Eurogames are how Mary and I got into modern board games. My ambition, almost from the start, was to design medium-weight eurogames with broad appeal, and the only reason why I instead dedicated myself to designing weird wargames was that the wargames sold but the eurogames never did. You often hear from folks who say that once you start designing your own games, you never have time to play anyone else's, and while that's not entirely true, I can say that once the shift was made to designing and publishing wargames, I more-or-less stopped playing eurogames with any regularity.
Once in a blue moon, we'll get together with some friends and we'll play some games, and usually these will be eurogames. And they're usually enjoyable for all the reasons that we got into eurogames in the first place: they're not too long, they're not too mean, and they usually have some clever, novel mechanism at the center of the thing. As a designer I can appreciate clever, novel mechanisms. A good eurogame is like a well-calibrated machine, every part in perfect balance, every gear and lever necessary, nothing out of place, nothing that isn't needed, nothing that's missing (in a purely mechanical sense). And as a designer, as someone who constructs somewhat different machines but still with an eye toward elegance, I can appreciate the craftsmanship and the skill of a clean yet intricate system. Some of these things are wonders to behold.
Another thing that interests me about eurogames is that I hate them. That, of course, is a paraphrase of and a nod to the rock critic Robert Christgau's famous 1972 piece, "Trying to Understand the Eagles", which starts with a couple of paragraphs praising their "chemistry", "raw talent", and their "basic commitment to rock and roll," then takes a hard turn in its third graf:
"Another thing that interests me about the Eagles is that I hate them. 'Hate' is the kind of up-tight word that automatically excludes one from polite posthippie circles, a good reason to use it, but it is also meant to convey an anguish that is very intense, yet difficult to pinpoint. Do I hate music that has been giving me pleasure all weekend, made by four human beings I've never met? Yeah, I think so. Listening to the Eagles has left me feeling alienated from things I used to love."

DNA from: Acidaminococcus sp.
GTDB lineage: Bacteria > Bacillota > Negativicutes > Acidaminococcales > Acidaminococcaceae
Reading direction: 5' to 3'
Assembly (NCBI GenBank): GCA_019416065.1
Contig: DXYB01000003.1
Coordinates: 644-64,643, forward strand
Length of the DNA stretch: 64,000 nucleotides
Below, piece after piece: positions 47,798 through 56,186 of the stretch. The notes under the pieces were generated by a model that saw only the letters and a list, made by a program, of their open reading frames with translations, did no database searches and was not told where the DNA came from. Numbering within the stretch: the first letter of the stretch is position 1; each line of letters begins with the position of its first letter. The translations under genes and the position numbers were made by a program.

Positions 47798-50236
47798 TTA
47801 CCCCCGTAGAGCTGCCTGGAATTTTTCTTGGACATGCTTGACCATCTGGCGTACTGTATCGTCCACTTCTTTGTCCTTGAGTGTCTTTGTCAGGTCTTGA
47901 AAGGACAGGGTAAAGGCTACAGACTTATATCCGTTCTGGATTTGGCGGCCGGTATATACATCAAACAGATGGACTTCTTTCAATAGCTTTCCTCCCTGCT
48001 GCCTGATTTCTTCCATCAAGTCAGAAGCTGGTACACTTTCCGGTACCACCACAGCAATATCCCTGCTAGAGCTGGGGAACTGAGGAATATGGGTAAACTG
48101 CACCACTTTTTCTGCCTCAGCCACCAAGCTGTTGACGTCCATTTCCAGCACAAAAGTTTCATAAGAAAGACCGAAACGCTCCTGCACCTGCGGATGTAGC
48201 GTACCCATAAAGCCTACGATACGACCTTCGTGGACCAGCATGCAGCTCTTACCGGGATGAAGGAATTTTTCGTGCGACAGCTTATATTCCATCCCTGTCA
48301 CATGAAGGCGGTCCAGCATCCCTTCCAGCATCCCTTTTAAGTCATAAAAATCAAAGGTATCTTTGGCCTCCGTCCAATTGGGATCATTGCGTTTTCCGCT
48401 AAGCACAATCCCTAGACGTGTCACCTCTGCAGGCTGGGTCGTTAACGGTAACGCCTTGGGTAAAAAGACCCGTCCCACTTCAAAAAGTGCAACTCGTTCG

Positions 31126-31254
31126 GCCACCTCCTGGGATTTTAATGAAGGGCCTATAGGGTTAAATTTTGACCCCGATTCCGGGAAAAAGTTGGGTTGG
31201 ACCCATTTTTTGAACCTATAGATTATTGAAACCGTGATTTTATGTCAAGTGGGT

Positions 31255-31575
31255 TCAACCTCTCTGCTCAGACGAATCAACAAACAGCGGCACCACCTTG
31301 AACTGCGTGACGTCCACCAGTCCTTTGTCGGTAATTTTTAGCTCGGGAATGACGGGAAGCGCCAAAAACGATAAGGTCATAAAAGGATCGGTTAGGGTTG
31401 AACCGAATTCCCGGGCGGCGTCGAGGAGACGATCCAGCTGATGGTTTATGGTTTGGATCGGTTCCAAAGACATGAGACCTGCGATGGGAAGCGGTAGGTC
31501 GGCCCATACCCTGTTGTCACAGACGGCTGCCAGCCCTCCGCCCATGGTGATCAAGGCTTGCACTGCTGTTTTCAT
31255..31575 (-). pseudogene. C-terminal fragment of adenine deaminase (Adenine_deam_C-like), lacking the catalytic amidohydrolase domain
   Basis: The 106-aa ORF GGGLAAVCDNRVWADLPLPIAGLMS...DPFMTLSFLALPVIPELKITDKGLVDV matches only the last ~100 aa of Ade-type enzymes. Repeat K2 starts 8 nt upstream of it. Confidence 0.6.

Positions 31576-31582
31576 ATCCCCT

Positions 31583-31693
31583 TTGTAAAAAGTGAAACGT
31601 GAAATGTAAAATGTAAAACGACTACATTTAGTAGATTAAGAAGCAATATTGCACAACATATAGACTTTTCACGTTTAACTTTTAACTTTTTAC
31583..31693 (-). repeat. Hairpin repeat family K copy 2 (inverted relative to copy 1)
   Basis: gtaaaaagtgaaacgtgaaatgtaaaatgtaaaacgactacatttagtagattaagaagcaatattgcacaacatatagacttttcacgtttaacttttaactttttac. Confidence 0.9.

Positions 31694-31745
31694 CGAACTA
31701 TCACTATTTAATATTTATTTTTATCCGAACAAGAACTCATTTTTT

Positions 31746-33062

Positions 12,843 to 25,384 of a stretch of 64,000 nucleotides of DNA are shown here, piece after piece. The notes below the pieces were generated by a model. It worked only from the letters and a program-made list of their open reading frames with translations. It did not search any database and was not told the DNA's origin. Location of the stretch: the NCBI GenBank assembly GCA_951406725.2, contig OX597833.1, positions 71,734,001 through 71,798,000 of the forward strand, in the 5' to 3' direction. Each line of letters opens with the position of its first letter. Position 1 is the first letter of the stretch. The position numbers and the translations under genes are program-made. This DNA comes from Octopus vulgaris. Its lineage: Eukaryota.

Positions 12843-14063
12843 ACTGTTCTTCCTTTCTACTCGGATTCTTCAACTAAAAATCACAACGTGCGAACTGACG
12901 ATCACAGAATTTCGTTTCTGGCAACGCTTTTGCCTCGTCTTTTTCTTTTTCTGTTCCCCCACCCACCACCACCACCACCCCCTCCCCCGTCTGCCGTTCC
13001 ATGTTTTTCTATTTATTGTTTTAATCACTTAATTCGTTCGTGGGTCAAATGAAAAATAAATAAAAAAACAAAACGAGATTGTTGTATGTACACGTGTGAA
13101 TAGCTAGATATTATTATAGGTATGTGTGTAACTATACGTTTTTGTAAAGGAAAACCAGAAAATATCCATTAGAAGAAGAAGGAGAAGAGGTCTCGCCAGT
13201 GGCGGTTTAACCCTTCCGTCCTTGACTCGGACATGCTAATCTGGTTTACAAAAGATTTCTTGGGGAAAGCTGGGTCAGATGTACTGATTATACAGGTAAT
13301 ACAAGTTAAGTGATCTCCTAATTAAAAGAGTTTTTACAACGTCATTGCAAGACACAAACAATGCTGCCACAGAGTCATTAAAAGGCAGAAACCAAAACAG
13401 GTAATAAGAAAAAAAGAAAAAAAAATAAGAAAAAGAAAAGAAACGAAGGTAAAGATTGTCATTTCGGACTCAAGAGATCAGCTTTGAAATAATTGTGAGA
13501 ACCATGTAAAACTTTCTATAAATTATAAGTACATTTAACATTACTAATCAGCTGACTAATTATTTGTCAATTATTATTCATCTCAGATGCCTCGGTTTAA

I still play light and medium-weight eurogames with our euro-y friends, I still admire them, I still learn from them. They're fun in the moment, but there's nothing that lingers after, nothing that pulls me back to the table anymore. Playing eurogames used to be like eating chicken with a lemon caper sauce, a culinary delight, and now it feels a little like eating frozen pizza: it's fine, nothing explosive, nothing revelatory, just simply and aggressively okay.
"But Tom," some of you might say, "don't you guys publish a few eurogames? Isn't that what An Infamous Traffic is, isn't Dynasty a eurogame, isn't For-Ex? How can you say you hate eurogames if you publish them, you doofus?"
I mean, I guess, in that those games resemble eurogames more than they resemble wargames, but that’s a little like calling Chicago deep dish an example of Italian cuisine. Categories are useful, but only to a point, which is why I've never gotten the fuss over whether or not this game or that one is "really" a wargame. Games aren't meant to be put into discrete buckets, they're meant to be played, and terms like eurogame, wargame, train game, and weird game are only useful insomuch as they allow us to reference commonalities the games share. When someone calls Supply Lines a "logistics game", they're not saying that it isn't a wargame, but are saying something about its emphasis on planning and supply. Someone could likewise call The Campaign for North Africa a logistics game, but that doesn't mean that it and Supply Lines have anything in common.
So, sure, you can point to some of our games and call them eurogames, but at the same time, they're not the sort of games that I'm talking about. When I leave the table after playing one of those, I'm absolutely jazzed and over the moon. The player dynamics are exciting and interesting. We've together had an experience, created a narrative. The mechanisms exist to provide that experience and create that narrative, to embody the theme and the thesis.
Whereas with eurogames, it often feels like the mechanisms are there for their own sake, divorced from all other considerations. There was a time when that alone was enough, but as I get older, and as I move deeper into wargames, eurogames can't help but feel pretty but hollow. Even the heavier eurogames are leaving me dissatisfied: they become increasingly more ornate, more complicated, and yes even more beautiful. I enjoy playing them, and yet there's less and less there that I find legitimately compelling.Do I hate new eurogames? Yeah, I think so. Playing them has left me feeling alienated from things I used to love.